5.1        This chapter deals with term of reference (d) the effectiveness, to date, of public awareness programs and their relative success in providing information, encouraging help-seeking and enhancing public discussion of suicide. It will also address the related issues of the community stigma concerning suicide and the reporting of suicide in the media.

Awareness in the community

A mother whose daughter died by suicide, talked about her anger at seeing everything turning pink in October. “Why can’t the community have the same reaction and response to suicide?”[1]

5.2        The Committee heard great concern about the lack of awareness about suicide that currently exists in the Australian community. For example, the State Coroner of SA, Mr Mark Johns, was one of a number of persons who commented on the common lack of awareness of the 'reality' suicide in the general public.[2]

5.3        The Salvation Army outlined the results of a Roy Morgan survey commissioned to examine the level of community awareness about suicide and to gauge knowledge levels in the community regarding how to help a person who may be contemplating suicide. While 80 per cent of the survey respondents were not aware of the level of suicide in Australia, over 64 per cent stated they had known someone who had died by suicide. Around 24 per cent did not know any services or organisations in the community that provide support for people who are suicidal.[3] The Salvation Army therefore commented:

The results of the survey confirm our belief that there is still a sense of ignorance about the full extent of suicide in Australia. We know that more people die by suicide in a single year than through road trauma and yet the awareness levels of the issues surrounding these two social issues in Australia is vastly different. We are constantly reminded through public awareness campaigns about the extent of the road toll and how we can remain safe on our roads and yet the issue of suicide remains shrouded in mystery and seems to be seen as an individual issue and not fully recognised as the public health issue that it is.[4]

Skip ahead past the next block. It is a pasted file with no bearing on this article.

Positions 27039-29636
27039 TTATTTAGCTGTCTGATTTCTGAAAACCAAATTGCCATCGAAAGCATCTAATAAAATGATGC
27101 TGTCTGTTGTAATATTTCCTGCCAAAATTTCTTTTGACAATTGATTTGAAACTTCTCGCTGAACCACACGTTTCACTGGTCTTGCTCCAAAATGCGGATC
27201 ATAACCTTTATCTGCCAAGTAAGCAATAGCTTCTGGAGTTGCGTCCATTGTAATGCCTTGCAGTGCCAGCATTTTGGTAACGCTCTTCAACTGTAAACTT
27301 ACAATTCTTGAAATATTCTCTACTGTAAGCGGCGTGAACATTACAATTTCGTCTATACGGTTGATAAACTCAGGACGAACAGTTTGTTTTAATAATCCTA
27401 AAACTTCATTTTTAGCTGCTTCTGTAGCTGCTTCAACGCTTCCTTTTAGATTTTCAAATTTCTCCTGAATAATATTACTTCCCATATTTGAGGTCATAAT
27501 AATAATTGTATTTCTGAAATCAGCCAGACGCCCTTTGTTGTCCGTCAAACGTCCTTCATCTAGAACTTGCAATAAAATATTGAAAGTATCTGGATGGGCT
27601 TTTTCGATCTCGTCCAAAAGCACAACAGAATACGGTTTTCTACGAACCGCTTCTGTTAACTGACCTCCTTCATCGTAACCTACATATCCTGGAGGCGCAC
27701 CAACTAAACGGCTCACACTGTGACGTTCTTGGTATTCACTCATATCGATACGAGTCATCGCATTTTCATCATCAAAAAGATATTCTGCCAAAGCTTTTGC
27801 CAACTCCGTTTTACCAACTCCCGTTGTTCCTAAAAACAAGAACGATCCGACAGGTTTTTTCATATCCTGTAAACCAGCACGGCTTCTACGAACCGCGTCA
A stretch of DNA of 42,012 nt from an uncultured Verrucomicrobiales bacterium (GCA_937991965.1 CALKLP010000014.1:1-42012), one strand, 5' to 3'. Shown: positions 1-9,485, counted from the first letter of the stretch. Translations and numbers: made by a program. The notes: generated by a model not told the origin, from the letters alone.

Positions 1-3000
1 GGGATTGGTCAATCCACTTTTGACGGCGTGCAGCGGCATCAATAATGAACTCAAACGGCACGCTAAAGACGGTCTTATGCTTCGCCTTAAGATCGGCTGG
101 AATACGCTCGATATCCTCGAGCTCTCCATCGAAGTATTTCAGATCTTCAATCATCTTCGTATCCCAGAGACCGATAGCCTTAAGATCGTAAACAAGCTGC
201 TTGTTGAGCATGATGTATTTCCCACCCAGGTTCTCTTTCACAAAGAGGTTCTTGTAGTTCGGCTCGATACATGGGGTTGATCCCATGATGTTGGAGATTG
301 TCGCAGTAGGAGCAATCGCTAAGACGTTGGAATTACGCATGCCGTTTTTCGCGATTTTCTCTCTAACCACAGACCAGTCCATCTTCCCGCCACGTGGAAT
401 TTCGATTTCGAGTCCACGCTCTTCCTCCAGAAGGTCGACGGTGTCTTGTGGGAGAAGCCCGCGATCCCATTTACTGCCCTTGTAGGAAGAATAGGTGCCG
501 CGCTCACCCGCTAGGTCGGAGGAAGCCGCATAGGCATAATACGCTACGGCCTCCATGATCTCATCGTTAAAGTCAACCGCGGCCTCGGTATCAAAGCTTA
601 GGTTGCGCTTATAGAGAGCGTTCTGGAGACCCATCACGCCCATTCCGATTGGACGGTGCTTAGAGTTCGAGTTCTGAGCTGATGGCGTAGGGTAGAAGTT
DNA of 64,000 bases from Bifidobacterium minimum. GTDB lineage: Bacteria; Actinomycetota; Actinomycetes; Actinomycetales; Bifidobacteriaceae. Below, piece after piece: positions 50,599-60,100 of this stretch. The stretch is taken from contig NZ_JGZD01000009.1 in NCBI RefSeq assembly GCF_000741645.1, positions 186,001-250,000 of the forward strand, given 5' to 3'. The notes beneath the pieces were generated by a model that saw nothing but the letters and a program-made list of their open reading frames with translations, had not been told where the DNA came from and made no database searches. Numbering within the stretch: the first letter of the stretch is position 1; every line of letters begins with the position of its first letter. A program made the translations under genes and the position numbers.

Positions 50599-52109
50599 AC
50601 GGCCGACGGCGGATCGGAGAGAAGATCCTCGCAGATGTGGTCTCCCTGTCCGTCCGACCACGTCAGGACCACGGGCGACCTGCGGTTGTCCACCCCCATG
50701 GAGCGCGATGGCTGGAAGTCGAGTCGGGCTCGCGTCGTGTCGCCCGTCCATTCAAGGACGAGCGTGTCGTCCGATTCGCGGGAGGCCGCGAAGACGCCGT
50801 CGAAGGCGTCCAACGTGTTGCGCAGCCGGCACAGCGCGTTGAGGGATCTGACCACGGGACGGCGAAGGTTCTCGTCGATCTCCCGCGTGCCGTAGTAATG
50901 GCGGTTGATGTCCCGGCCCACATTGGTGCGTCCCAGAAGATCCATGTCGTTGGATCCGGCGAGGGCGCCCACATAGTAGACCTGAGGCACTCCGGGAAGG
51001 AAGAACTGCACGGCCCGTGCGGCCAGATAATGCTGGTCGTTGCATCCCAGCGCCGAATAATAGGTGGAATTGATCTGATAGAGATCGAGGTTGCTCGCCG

5.4        SPA submitted to the Committee that a lack of awareness in the community has also resulted in the existence of damaging misconceptions about suicide. These include 'if they talk about it, they won’t do it'; 'talking about it gives people ideas'; 'not much can be done to prevent it, as people who are serious about it will do it no matter what anyone tries to do'.[5] SPA also directed the Committee to literature and stakeholder consultations that indicate a perception that suicide is only a medical problem or a response to mental illness. SPA stated that this misconception ignores the complexities of suicide, and the many 'social determinants of suicide and self-harm in Australia'.[6]

5.5        The Committee heard that improved awareness about suicide is important to ensure that suicidal cues are identified and support can be provided:

A person who is suicidal may not be in the best position to be seeking the help...As a community, Australians need to ensure that when someone does reach out for help, they are linked with someone who is equipped to provide them with appropriate support. In order to do this, the Australian community needs a basic knowledge of what signs of suicidality to look out for, how to have safe conversations around suicide, and how to access appropriate help.[7]

5.6        Dr Darryl Watson from the RANZCP told the Committee that good awareness about suicide was particularly important in some occupations:

People working in education, social security and community services often see people in distress. Improved awareness of suicide risk factors and education to reduce stigma can be broadly targeted in this area. Mental health literacy should be a key skill.[8]